Best regards and the comments are succinct. Thanks guys. Bibi
PS The cat lived, down to 8 lives, but the little manx walked away, shaking her head, but she's fine. Dogs and cats roam at will in and out the the class rooms.

Anonymous said...

Forty-nine minutes before the bell rings. It is my first day teaching. I am drenched in sweat.
I abandon my lesson plan (a chat about the value of English with q. & a. followed with self introductions). Being Irish, I believe I can suppress the riot. I draw from my experience on Monto where school was a place of strict learning and discipline.
I’m from a large family, we lived in a grand neighborhood, Monto. All of us, the families living in cramped flats without running water, were poor. Times were hard in Ireland in those growing up days. We took care of each other, we shared food when we had it with those who didn’t. We behaved in school or we were caned. If we were punished when the parents heard about it, heaven help us. We’d get it again harder and longer. Cutting my teeth in Monto didn’t prepare me for this however.
The kids are smacked up on sugar, (empty cola bags in the garbage bear witness) and growing louder.
I release the neck and push the kid down in the closest chair and tell him not to move. I seize the money from the poker game in one hand and swing the kid making animal noises down off the desk with the other. I carry him sideways down the aisle, by his waist. He’s thrashing at both ends, having a whale of a time. Eight girls want to go to the toilet together.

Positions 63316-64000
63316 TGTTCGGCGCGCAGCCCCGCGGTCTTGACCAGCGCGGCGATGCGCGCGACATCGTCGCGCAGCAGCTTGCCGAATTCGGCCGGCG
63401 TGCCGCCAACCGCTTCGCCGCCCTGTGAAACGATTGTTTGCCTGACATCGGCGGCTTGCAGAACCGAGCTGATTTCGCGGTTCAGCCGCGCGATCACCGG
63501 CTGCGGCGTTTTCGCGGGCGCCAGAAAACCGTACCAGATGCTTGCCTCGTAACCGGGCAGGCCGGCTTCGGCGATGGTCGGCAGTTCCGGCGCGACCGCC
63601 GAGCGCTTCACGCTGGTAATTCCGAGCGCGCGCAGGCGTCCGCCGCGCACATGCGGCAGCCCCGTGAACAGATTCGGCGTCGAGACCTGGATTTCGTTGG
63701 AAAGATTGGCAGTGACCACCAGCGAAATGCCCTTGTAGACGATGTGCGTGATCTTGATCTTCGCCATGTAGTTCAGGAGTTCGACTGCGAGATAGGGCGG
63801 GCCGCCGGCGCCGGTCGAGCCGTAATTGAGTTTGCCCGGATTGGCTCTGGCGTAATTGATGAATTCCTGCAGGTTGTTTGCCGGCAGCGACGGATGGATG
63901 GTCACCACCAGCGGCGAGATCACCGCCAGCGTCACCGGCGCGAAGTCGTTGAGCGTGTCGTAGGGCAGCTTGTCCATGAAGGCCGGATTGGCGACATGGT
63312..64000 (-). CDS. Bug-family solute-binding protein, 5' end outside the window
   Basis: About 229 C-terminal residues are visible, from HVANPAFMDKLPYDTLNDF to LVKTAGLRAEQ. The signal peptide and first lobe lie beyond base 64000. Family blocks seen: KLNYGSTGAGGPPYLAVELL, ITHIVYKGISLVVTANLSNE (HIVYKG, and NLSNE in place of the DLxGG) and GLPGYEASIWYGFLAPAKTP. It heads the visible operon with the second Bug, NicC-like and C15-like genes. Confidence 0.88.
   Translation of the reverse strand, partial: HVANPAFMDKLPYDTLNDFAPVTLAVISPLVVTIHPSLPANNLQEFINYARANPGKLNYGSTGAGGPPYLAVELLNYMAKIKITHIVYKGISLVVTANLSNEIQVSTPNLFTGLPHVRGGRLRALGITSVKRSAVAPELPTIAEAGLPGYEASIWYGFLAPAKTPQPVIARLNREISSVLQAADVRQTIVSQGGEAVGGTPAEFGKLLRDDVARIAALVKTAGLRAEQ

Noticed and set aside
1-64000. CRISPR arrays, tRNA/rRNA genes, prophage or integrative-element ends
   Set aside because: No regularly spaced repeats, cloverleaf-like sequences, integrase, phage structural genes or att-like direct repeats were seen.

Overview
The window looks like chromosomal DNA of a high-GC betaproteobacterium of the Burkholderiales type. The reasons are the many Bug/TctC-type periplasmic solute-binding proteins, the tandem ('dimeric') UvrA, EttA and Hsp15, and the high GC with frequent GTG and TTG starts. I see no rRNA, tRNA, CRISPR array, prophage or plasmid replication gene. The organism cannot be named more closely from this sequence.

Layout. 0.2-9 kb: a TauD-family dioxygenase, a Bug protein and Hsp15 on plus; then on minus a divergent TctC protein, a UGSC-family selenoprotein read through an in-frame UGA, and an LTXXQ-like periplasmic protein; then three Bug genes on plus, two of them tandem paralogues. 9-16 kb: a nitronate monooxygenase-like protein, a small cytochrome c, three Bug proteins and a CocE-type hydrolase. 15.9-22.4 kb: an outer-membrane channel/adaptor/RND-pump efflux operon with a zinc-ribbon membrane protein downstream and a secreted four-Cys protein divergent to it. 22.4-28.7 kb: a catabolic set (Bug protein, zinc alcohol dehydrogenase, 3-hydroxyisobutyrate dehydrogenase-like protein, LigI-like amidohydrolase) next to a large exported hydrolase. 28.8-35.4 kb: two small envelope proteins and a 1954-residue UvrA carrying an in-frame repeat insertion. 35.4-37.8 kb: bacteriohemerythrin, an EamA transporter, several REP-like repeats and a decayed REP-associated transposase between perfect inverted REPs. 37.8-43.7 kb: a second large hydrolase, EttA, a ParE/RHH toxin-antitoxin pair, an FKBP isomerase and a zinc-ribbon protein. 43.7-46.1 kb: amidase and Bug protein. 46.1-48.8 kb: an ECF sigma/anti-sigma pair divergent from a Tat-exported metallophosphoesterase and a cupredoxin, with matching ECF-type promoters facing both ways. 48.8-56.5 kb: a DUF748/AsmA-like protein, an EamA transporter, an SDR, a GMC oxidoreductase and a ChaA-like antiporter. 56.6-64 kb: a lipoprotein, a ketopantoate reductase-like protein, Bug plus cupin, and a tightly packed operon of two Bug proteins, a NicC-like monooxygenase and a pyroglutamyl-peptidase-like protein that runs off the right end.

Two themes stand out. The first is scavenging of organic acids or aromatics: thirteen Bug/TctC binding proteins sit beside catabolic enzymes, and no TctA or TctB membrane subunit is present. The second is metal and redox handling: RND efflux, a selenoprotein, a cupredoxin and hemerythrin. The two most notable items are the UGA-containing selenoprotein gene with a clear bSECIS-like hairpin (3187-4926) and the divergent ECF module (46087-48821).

“You can bloody well sit down and hold it!”
I do a headcount. Ten are awol. I stuff the money in my pocket. The kids are texting each other around the room. A girl hurls a bottle of water at a classmate (something about a buffalo) and it smacks her in the head. The two jump to their feet and square off, pulling hair, shoving, yelling, slapping. I separate them and put them in different corners. I first kid I grabbed is crawling on his hands and knees sneaking out of the class room. I beat him to the back door and lock it from the outside, and push him into his seat again.
A boy, pink lipsticked and wearing eye makeup blows me a kiss and winks at me while a sweet young girl asks me if I have a girlfriend. My head is done in. There are forty-five minutes left. Saints preserve me!
I’m to teach English.I bellow at them. The students are stunned silent by my ferocity.
“Right! Boys down on the floor, girls you too. Boys, pushups, girls sit ups! Ten of them! NOW!”
I bellow again. I take the kid I had by the neck and get him down. They get the idea. The physical effort wears some of the sugar off. I count, when I get to eight, I call out eight and a half, eight and three quarters. They groan.
Back upright in their seats, I write across the board THIS IS YOUR ENGLISH CLASS!
The kid who I held by the neck can not sit still. He is perpetual motion, the worst case of hyper active, attention deficit disorder I have seen. He’s in his desk, slams the drawer breaking it, he dives under the desk, then runs around the room, I grab him again and tell him to do five more sit ups.
The kids start calling out. “Game! Game!”
I tell the kids to get out their notebooks and a pen. Their assignment is to write three sentences about their family. The kids copy from each other, discuss the project in Thai but I do have some semblance of order. I walk around the class taking phones, playing cards, several mirrors and combs, and confiscate a condom balloon.